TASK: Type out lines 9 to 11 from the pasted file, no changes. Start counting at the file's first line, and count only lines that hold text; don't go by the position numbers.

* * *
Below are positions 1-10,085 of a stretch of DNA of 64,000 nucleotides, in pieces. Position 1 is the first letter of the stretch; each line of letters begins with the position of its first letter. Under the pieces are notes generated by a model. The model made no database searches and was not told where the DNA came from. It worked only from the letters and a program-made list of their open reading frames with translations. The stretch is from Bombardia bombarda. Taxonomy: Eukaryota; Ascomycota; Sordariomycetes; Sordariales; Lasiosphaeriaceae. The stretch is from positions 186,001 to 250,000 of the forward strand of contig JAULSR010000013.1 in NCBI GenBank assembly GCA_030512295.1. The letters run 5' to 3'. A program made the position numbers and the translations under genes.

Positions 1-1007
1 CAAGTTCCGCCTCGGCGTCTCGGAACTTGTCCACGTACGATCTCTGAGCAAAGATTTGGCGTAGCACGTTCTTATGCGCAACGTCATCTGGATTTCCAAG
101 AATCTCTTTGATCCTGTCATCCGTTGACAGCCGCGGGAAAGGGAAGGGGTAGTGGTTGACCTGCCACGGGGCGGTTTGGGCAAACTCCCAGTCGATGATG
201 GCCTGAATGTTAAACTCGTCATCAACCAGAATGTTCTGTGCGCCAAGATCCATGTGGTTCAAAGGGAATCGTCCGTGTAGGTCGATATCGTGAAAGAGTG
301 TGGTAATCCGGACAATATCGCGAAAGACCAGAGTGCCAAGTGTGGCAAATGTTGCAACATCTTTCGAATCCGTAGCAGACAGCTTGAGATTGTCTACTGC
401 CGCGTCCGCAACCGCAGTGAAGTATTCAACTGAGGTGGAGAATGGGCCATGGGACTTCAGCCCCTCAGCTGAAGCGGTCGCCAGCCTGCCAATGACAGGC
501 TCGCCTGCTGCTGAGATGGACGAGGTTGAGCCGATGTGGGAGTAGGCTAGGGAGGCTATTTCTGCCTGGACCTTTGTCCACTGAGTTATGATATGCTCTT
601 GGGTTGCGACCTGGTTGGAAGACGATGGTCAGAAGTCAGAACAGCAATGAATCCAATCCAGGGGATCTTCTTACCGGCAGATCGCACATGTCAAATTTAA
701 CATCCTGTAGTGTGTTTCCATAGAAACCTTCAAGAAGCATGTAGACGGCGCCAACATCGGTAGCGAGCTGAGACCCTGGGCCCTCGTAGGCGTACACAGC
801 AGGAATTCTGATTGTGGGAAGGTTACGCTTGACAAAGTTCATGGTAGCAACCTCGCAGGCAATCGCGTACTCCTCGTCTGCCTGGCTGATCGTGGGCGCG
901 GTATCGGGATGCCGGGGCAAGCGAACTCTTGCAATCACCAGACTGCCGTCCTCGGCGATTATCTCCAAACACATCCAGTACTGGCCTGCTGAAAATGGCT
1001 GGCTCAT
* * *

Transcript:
601 GGGTTGCGACCTGGTTGGAAGACGATGGTCAGAAGTCAGAACAGCAATGAATCCAATCCAGGGGATCTTCTTACCGGCAGATCGCACATGTCAAATTTAA
701 CATCCTGTAGTGTGTTTCCATAGAAACCTTCAAGAAGCATGTAGACGGCGCCAACATCGGTAGCGAGCTGAGACCCTGGGCCCTCGTAGGCGTACACAGC
801 AGGAATTCTGATTGTGGGAAGGTTACGCTTGACAAAGTTCATGGTAGCAACCTCGCAGGCAATCGCGTACTCCTCGTCTGCCTGGCTGATCGTGGGCGCG